Wednesday, July 14, 2021

The Making of Biblical Womanhood by Beth Allison Barr

We are well aware that the church has taught complimentarian theology, that God designed women to primarily be submissive wives with men being leaders at home and in the church. It is biblical, the church claimed. Barr pulls the cover off that claim, revealing how wrong that theology is.

Barr gives many insightful arguments for her egalitarian view. She shows us how culture of patriarchy influenced the church. Rather than the church being different than society, it followed in the patriarchal footsteps. She challenges cultural context, saying if those verses about slavery are to be seen in such a way, why not those about women? A historian, Barr shares the many stories of women preaching throughout the centuries. She explores how Bible translators, men, reflected the culture rather than the actual original language. She explains how the heresy of the subordination of the Son was used to bolster the subordination of women.

What if evangelicals are wrong and they have been understanding Paul through the lens of modern culture instead of how Paul intended? What if Christians have been modeling their treatment of women after the world rather than what the Bible truly intends? She gives convincing insights into Bible passages in the original language that support her cause.

Barr is not merely spouting theory. She “experienced the worst of what complimentarianism has to offer,” she writes. (204) She does not hesitate to argue the authoritative male leadership attitude and rigid gender roles foster a culture of abuse. (207)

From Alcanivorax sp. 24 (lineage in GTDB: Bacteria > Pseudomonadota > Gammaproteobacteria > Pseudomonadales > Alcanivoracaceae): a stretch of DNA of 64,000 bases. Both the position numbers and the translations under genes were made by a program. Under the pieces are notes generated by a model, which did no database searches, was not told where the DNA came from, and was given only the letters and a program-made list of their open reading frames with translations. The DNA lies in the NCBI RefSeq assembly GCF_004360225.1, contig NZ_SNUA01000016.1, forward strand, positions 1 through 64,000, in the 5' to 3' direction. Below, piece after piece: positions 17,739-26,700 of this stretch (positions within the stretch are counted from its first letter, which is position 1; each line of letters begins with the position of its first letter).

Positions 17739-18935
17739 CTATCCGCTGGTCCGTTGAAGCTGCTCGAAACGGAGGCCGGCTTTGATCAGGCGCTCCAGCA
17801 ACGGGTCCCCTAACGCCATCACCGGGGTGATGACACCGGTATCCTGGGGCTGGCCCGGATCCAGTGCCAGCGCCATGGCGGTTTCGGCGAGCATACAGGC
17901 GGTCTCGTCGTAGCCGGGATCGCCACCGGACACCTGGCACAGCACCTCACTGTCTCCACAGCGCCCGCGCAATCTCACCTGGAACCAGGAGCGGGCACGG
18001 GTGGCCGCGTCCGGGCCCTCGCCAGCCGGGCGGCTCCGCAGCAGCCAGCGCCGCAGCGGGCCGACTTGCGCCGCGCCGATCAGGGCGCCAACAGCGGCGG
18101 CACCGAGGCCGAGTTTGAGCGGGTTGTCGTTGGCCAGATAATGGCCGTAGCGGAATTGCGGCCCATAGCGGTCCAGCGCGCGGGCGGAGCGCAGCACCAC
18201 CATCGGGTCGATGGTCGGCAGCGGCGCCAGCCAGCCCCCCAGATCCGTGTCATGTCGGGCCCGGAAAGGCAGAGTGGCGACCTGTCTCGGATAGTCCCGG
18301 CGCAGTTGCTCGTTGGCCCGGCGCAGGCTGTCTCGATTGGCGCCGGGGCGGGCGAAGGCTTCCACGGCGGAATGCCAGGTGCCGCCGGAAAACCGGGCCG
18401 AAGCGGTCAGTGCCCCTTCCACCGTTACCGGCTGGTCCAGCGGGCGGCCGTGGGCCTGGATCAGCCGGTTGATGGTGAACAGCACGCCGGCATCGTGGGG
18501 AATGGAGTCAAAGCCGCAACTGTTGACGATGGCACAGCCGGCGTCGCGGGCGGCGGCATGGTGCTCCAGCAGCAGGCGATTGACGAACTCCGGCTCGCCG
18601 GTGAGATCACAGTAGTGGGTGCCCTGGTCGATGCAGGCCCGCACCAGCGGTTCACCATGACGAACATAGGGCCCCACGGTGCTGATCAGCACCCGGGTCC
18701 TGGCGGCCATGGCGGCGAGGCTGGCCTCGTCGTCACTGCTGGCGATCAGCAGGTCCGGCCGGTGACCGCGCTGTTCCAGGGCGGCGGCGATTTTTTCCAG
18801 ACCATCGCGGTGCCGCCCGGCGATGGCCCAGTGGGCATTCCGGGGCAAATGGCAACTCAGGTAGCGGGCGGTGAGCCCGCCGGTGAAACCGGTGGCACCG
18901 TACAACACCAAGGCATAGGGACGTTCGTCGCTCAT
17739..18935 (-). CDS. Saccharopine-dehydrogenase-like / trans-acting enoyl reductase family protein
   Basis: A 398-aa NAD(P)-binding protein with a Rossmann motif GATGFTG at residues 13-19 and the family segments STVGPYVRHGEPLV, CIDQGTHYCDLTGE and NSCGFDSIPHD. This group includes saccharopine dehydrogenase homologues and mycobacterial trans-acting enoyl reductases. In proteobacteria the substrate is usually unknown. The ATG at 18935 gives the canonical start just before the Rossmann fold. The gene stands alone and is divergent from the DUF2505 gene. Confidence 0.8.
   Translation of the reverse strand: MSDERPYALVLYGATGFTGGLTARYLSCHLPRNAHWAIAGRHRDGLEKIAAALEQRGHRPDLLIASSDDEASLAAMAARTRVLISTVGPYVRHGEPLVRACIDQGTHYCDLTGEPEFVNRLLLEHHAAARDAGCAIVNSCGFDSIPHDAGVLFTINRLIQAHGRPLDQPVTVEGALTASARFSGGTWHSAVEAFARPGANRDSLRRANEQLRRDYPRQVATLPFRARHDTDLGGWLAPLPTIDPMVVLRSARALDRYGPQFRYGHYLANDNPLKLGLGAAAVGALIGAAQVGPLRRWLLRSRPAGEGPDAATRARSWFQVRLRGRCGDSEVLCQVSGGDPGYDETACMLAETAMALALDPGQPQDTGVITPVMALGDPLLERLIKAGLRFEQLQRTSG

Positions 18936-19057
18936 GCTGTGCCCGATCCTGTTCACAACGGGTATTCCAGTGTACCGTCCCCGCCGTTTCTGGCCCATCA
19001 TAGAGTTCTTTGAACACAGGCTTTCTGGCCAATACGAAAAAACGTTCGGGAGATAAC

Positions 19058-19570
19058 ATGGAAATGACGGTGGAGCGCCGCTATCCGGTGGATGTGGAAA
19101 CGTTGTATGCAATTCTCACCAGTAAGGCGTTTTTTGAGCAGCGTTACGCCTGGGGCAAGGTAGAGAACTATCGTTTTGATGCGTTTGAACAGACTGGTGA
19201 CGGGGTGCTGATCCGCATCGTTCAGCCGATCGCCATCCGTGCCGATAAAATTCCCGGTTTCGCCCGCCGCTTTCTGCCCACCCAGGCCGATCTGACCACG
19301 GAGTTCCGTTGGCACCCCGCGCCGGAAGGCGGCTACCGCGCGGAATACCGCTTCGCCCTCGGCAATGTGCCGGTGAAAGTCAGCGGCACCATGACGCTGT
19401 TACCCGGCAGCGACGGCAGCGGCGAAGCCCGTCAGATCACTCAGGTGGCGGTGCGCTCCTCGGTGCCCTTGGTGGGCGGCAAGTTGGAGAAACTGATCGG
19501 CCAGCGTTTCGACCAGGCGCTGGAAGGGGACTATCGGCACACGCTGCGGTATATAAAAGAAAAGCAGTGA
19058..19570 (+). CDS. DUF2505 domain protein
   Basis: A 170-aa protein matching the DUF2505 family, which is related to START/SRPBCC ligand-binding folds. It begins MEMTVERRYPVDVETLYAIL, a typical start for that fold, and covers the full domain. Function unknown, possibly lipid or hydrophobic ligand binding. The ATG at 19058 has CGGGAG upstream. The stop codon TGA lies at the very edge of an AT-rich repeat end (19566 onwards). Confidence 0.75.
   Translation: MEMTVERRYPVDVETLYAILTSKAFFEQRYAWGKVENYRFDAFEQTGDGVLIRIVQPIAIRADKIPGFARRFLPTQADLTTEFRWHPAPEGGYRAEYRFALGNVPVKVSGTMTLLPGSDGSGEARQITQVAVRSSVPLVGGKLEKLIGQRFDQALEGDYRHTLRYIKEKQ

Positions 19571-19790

I highly recommend this insightful and timely book. How refreshing to know that complimentarianism is not the only option for Bible believing Christians. When the influence of male dominated culture is stripped from Bible interpretation, there is an egalitarian theology revealed.

My rating: 5/5 stars.

Beth Allison Barr (PhD, University of North Carolina at Chapel Hill) is associate professor of history and associate dean of Graduate School at Baylor University. Her academic specialties include European women, medieval and early modern England, and church history. She has previously served as president of the Texas Medieval Association and the Conference on Faith and History. She is a pastor's wife and mother of two and lives in Waco, Texas. You can find out more at

Brazos Press, 256 pages.

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